Phishing Trick Targeting Google Relies on Data URIs to Mask the Page’s Real URL

Google took down a recent phishing campaign that was abusing short URLs and an older data URI trick to mask the page’s real URL and fool victims into thinking they were on the actual Google login page.

According to My Online Security, who analyzed this recent phishing campaign, crooks were spreading around a short URL, now taken down, which was redirecting users to a page on the nwfacilities[.]top domain.

Data URIs used for URL spoofing phishing scams

The problem was that this page contained source code that would refresh the page and replace its original URL with one that read, “data:text/html,

Except the “data:text/html” mention at the start of the URL, this is the actual, real-life link to the Google login page.

The nwfacilities[.]top would also load an iframe that covered the entire page, which was a carbon copy of the Google login page, but with one difference: the form’s submit URL was sending all the data to the crook’s servers.

Trick is somewhat effective, works only in Chrome

Even somewhat tech-savvy users would have a hard time detecting this phishing campaign, mainly because the URL contained the real Google login page.

Nevertheless, in the case of login pages, users should always keep in mind that the only prefix accepted to this kind of pages is “https://” and only “https://” and not any kind of data URI like “data:text/html” or others.

Fortunately, data URIs don’t work across all browsers, since they’re not universally supported in the same way. This particular page was effective only in Google Chrome and some Firefox versions.

Using data URIs for phishing is a very old trick, pioneered in the late 2000s, and eventually perfected by a researcher from the University of Oslo in Norway in 2012, when he created one of the first page-less phishing campaigns.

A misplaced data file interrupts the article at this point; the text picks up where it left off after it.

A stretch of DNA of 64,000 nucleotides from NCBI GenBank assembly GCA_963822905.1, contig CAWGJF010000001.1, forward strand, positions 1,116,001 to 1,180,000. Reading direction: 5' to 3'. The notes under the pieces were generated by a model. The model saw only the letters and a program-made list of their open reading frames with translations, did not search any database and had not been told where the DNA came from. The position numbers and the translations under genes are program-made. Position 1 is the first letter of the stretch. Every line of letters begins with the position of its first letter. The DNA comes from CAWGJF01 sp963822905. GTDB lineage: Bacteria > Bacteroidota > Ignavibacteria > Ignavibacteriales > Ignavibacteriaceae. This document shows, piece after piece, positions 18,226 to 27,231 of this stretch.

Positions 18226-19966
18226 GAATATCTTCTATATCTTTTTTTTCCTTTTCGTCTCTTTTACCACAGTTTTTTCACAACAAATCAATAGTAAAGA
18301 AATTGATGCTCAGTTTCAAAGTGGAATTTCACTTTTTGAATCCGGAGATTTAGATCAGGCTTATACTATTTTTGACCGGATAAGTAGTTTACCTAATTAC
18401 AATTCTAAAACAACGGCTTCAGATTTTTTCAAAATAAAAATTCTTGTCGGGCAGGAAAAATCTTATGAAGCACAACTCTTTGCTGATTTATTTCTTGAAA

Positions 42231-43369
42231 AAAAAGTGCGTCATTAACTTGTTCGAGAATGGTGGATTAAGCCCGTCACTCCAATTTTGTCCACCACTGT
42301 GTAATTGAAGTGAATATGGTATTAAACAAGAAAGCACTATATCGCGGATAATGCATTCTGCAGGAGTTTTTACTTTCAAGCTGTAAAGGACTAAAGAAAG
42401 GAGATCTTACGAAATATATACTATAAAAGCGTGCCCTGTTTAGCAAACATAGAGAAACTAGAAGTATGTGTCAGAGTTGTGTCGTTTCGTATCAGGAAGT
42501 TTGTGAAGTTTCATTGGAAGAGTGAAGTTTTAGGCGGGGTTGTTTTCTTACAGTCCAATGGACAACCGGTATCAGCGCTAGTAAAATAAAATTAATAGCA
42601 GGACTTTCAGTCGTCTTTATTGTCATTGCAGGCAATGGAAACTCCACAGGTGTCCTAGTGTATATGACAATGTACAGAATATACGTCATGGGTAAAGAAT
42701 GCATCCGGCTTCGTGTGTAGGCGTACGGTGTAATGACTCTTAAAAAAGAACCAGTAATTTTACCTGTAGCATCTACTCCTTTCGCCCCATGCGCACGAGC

Phishing page in action, notice the page’s URL


Would you click on this? Fake email targets employees in computer security test

Imagine you receive an email at work announcing you’re getting raise.


To get it in your next paycheck, you simply have to click a link, then enter your employee ID number, your date of birth, and your home zip code.

Roughly one quarter of 5,000 employees of Atlantic Health System who received that message opened that enticing email recently, and two-thirds of those who opened the email went on to provide the information required for the raise, according to a company email which was forwarded to NJ Advance Media anonymously.

It turned out to be a computer security test run by the hospital system on its own employees.

Not everyone is happy about the test. One anonymous employee described it as the company lying to employees about a pay increase in order to conduct its test, and said employees were “angered” by the deception.

A spokesman for the five-hospital system apologized for dangling the prospect of a raise in front of employees – but not for conducting the security test itself.

“We do acknowledge that the email was upsetting to people, and we do apologize for that,” said Robert Seman, a spokesman for Atlantic Healthcare. “Our intention was not to antagonize, but to test our strength if we were attacked by criminals.”

Atlantic runs hospitals in Morristown, Summit, Pequannock Township, Hackettstown and Newton.

Hospitals have proved to be a favorite target of “phishers,” or cybercriminals who set up emails or entire websites that mimic reputable companies.

While some phishing attacks are designed to get credit card data from customers, attacks on hospitals are designed to get into the system through employee accounts.

Once there, the hackers can shut down access to all patient information until paid a ransom – often in bitcoins, the untraceable online currency. One small Los Angeles hospital paid $17,000 last February to regain access to its own computer system, according to published reports.